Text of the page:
Sheikh Molvi Noorullah Munir's remarks on higher education drew criticism.
Less than a month after the Taliban returned to rule Afghanistan, a new cabinet was unveiled Tuesday with world leaders left to wonder about future ties with the nation. "In the future, all matters of governance and life in Afghanistan will be regulated by the laws of the Holy Sharia," Taliban supreme leader Haibatullah Akhundzada made it clear it in his first public statement since the August 15 fall of Kabul.
Even though the Taliban have promised a new, improved version of the hardline group, in an attempt to seek global recognition, the claims have been questioned because of the reality on the ground and the pronouncements of its leaders.
A video widely shared on social media shows the Taliban's Minister of Education, Sheikh Molvi Noorullah Munir, questioning the relevance of higher education.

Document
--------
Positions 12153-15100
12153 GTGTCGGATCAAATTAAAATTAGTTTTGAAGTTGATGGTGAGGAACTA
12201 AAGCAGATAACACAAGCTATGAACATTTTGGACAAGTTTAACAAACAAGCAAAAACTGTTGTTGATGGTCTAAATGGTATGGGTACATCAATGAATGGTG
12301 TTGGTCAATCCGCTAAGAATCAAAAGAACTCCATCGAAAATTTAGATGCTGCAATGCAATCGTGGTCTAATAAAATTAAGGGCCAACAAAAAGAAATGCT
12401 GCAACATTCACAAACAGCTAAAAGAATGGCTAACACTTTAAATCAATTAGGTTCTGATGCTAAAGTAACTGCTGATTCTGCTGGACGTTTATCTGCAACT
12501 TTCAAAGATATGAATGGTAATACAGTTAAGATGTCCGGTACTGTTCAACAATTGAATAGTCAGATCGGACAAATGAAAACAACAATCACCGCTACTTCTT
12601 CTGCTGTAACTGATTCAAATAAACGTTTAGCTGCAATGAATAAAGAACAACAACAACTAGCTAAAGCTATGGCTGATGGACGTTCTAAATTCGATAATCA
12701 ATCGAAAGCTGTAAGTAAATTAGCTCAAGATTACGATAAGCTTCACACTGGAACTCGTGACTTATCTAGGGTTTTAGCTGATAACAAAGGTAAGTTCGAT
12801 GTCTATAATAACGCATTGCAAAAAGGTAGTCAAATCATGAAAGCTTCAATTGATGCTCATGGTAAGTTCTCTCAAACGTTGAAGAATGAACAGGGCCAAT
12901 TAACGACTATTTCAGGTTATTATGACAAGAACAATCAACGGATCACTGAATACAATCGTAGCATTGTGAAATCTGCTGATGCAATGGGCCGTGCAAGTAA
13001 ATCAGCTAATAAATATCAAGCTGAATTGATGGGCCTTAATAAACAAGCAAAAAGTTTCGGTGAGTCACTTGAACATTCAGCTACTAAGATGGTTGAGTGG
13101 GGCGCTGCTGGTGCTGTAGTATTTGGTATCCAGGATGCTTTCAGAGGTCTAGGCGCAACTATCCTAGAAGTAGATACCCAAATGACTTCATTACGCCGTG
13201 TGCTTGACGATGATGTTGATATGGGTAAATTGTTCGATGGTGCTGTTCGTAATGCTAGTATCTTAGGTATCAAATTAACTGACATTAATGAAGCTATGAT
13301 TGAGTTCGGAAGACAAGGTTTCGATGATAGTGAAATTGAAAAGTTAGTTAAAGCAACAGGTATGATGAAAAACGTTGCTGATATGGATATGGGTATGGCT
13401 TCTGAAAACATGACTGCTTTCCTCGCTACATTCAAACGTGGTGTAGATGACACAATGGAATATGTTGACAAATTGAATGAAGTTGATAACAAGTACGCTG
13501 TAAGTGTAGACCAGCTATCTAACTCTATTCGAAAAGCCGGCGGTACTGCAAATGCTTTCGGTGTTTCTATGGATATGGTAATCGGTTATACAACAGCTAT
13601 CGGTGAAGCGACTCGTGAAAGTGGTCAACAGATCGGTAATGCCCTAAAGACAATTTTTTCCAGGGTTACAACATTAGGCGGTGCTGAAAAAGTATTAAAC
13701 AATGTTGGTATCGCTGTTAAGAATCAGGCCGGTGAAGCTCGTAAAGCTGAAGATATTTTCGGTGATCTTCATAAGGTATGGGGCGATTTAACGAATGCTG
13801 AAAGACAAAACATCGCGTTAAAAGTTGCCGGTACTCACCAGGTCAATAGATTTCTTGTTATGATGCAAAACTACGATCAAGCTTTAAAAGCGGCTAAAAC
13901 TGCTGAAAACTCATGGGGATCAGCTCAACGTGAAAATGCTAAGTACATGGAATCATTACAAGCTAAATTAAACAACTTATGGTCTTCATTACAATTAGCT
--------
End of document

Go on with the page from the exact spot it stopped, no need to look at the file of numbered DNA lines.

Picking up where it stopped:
"No Phd degree, master's degree is valuable today. You see that the Mullahs and Taliban that are in the power, have no Phd, MA or even a high school degree, but are the greatest of all," Sheikh Molvi Noorullah Munir is heard saying in the video. The remarks, as expected, drew huge criticism.
"Why is this man talking about education," said one Twitter user.
"Minister of Higher education saying higher education is not worth it," another user said.
"Such shameful thoughts about education, having them in power is catastrophic especially for the youth & children!" read one of the posts on Twitter.
In the Taliban's new "interim government", Mullah Mohammad Hassan, the little-known head of the Taliban's leadership council, has been named as acting Prime Minister.
UN-designated terrorist Sirajuddin Haqqani is the new acting Interior Minister in the 33-member cabinet that has no woman member.
"As I speak and today, the Taliban announced their government. It is anything but inclusive," Afghanistan's Ambassador and Permanent Representative to the UN Ghulam Isaczai said on Tuesday.
(With inputs from PTI, AFP)